One of the things I love about having this blog is that it encourages me to do my homework. I know that I hang clothes out in the sun to bleach them, and that it works, but what’s the history of doing this? Isn’t it how they used to bleach linen? Hmm . . .
Those of you who have been reading this blog for a while may have noticed that I promised more about this soon, in a post about hanging laundry, um, quite a while ago. I’ve seen a couple of other bloggers mention a mild curse around promising something “soon”, now I see what they mean!
The good news is that in the meantime I did some more hands-on research, and some more reading. I read part of a fascinating book called World Textiles: A Concise History by Mary Schoeser. As near as I can figure, bleaching by (at least in part) laying things in the sun goes back at least as far as ancient Egypt. That makes sense to me, especially if early cultures were also trying to find dyes that would withstand fading in the sun. For the more recent history, after much guessing at search terms, I finally found this post on Root Simple, which linked me to this page on Old & Interesting. If you’re curious, do click, both these sites are tantalizingly full of interesting stuff!
While I was doing this research I mentioned my ideas about this post to my mom. She told me that when we were kids, she would always hang our cloth diapers outside to dry, which got them back to a reasonable whiteness. In fact, one of my aunts (the one who has always liked her household very neat and clean) was visiting and commented that she wanted my cousins diapers to look like ours!
It’s been my experience that when trying to keep things white, it’s the sun that helps the most. Pre-treating stains helps a little, oxygen bleach helps a little, but the thing that gets collars, underarms, and kitchen towels back to presentable is to hang them in the sun. I’m limited in what I’ll put in our laundry as far as chemical bleach, partly by my inclination, and partly because our washer empties right into the back yard, and has done since it was put in in the 70’s. But on recent road trip I tried out chlorine bleach at a laundromat, following the instructions on the package. I admit I’m pleased to say it made much less difference than my usual sun routine! Now if only I could do it while we’re traveling (I can see it now, the truck streaking down the highway with shirts flapping against the sides). I have been known to bring clothes on our visits home, so I could get them back to white before venturing out again!
My method is pretty darn simple, I hang things that need bleaching with the stained parts getting as much direct sunlight as possible. Sometimes I lay clothes on the ground or bushes – old school bleaching ground style, especially if they’re particularly yellowed. But most of the time I hang them on the line, in some funny arrangement with clothes pins like the picture at the top. I’ll leave the whites out all afternoon, occasionally moving them if needed as the sun shifts, and spraying the stained parts with a mist of water, which really seems to help as they dry again (chemically why? I have no idea – I didn’t do THAT much research).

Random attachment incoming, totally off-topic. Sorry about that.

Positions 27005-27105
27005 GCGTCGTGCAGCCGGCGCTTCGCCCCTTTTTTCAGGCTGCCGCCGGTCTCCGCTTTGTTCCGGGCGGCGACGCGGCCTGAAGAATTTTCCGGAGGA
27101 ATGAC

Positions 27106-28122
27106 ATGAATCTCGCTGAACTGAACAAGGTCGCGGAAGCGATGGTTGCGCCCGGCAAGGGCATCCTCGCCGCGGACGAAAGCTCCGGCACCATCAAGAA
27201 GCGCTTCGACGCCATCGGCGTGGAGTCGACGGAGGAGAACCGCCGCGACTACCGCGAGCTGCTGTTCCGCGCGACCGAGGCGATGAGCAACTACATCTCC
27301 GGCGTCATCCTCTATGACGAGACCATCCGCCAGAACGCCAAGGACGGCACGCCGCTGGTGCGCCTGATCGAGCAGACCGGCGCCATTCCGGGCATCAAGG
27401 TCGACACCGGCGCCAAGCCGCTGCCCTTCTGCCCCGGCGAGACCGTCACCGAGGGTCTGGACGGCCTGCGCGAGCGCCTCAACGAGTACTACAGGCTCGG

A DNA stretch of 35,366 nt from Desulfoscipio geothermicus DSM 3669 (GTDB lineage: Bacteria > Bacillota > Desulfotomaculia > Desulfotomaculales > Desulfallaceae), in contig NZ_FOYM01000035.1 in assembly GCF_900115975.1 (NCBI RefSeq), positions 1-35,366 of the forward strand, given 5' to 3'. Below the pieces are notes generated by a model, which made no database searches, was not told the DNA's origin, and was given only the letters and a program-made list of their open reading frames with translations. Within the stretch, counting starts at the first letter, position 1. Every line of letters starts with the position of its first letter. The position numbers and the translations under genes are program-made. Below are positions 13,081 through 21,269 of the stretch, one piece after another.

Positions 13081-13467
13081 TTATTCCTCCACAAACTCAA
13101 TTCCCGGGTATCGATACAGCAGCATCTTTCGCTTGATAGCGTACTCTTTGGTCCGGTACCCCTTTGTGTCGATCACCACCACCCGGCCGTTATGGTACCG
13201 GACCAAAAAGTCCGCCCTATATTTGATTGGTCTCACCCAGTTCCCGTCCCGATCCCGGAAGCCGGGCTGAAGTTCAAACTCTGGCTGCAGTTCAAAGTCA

I also tried out lemon juice, not part of my normal routine but suggested by a couple of sources I found. I mixed it with a little water and dipped in the stained areas, then hung out the shirt as usual. It didn’t seem to do more than just misting with water on underarm stains. BUT, out of curiosity I also dabbed it on this really stubborn light orangey spot which lots and lots of regular washing and sun exposure, plus extra scrubbing, stain remover, even chlorine bleach pen had faded but not erased. Voilà! Totally gone. So now I have added lemon juice to my stain removing tools.
Oh, I should mention that if your clothes are stiff and/or wrinkled in weird places after this treatment, you can throw them in the dryer for just a couple of minutes with a wet cloth, or iron them, or mist the wrinkled places with water and hang them on a hanger and let them dry.
Lynda Barry has this line in her wonderful book Picture This where she writes “IT STILL WORKS”. I think about this all the time, all the time, not just about laundry (or about making books by stapling paper together, which is what she means). Just because humans invent something new (like chlorine bleach) does that make the old way somehow not work? Nope, in fact, it doesn’t even mean that the old way might not still be better.